I forbid you / I'm forbidding you

Poland91pl

Senior Member
Polish
Hello. It's" forbid" a stative verb?

Suppose I am talking to my friend who wants to use my car. I don't want him to what do I say ""you mustn't use my car, I forbid you to use my car/ I'm forbidding you to use my car!"
 
  • SwissPete

    Senior Member
    Français (CH), AE (California)
    It depends on the situation. If he threatens to use it without your permission, then "I forbid you ..." may be appropriate.

    But in most cases, you would simply say "No, you can't use it".
     

    Uncle Jack

    Senior Member
    British English
    "Forbid" is a rather forceful verb, as SwissPete says. If you were to use it, then "I forbid you" is the usual expression.

    "I'm forbidding you" is rare, and would only be used after some time discussing or arguing about the matter. Perhaps if the other person had failed to grasp your opposition to their using your car, you might say something like "Look, I'm forbidding you to use my car, right!". I am not sure whether the continuous form is used for emphasis, or because by the time you come to use it, the discussion has been going on for some time so might be regarded as a continuous action, but either way this usage is unusual.

    "You mustn't use my car" has a similar meaning to "I forbid you to use my car", but is used in a wider range of circumstances. You might say "You mustn't" when the other person had made no suggestion of doing the thing, but "I forbid" is always in response to a threatened action.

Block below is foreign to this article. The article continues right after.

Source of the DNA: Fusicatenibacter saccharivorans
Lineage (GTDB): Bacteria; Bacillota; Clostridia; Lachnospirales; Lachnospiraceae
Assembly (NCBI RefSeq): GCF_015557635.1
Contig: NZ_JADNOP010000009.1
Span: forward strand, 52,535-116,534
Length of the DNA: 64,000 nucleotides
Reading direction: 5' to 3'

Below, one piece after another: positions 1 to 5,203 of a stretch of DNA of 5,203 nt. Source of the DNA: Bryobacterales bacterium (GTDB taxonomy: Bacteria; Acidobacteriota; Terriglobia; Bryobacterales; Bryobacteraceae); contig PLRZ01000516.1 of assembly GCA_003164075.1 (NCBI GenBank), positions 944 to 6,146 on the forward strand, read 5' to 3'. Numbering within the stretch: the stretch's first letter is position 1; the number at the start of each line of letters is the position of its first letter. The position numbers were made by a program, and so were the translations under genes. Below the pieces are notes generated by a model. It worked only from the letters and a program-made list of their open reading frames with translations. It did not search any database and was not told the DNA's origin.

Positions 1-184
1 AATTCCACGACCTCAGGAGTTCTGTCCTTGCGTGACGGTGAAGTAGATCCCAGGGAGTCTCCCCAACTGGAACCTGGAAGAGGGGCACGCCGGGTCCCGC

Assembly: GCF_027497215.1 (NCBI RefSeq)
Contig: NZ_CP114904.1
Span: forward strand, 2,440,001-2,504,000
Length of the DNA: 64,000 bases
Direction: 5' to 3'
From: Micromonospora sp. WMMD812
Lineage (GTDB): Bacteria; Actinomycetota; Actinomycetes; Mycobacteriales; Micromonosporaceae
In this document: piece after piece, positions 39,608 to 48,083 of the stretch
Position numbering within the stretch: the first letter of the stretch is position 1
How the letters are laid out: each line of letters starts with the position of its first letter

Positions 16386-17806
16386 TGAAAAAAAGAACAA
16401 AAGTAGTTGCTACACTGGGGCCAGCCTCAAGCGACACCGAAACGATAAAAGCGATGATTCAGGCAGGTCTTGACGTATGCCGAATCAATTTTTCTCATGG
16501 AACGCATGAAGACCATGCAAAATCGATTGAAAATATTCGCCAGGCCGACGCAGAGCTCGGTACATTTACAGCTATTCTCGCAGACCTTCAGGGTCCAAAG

Poland91pl

    Senior Member
    Polish
    "Forbid" is a rather forceful verb, as SwissPete says. If you were to use it, then "I forbid you" is the usual expression.

    "I'm forbidding you" is rare, and would only be used after some time discussing or arguing about the matter. Perhaps if the other person had failed to grasp your opposition to their using your car, you might say something like "Look, I'm forbidding you to use my car, right!". I am not sure whether the continuous form is used for emphasis, or because by the time you come to use it, the discussion has been going on for some time so might be regarded as a continuous action, but either way this usage is unusual.

    "You mustn't use my car" has a similar meaning to "I forbid you to use my car", but is used in a wider range of circumstances. You might say "You mustn't" when the other person had made no suggestion of doing the thing, but "I forbid" is always in response to a threatened action.
    Is "mustn't " used in everyday speech ?
     

    Barque

    Senior Member
    Tamil
    A little more background might help.

    What does your friend actually say to you? Can I drive your car for a few minutes (with you in the passenger seat)? Or: Can I borrow your car for a couple of hours? Or: Can I keep your car with me next week while you're out of town?

    And why do you not want him to use your car? Is it because (a) you don't like lending your car, or (b) your friend's a bad driver or (c) you need the car yourself, or something else?

    All these things can make a difference. The relationship between you and your friend also makes a difference. I once heard someone I know saying to someone who wanted to try out his car: I'm nit letting you drive my car. I've seen how you drive. With someone he had a more formal relationship with, he might have said: I don't usually lend my car to anyone.
     
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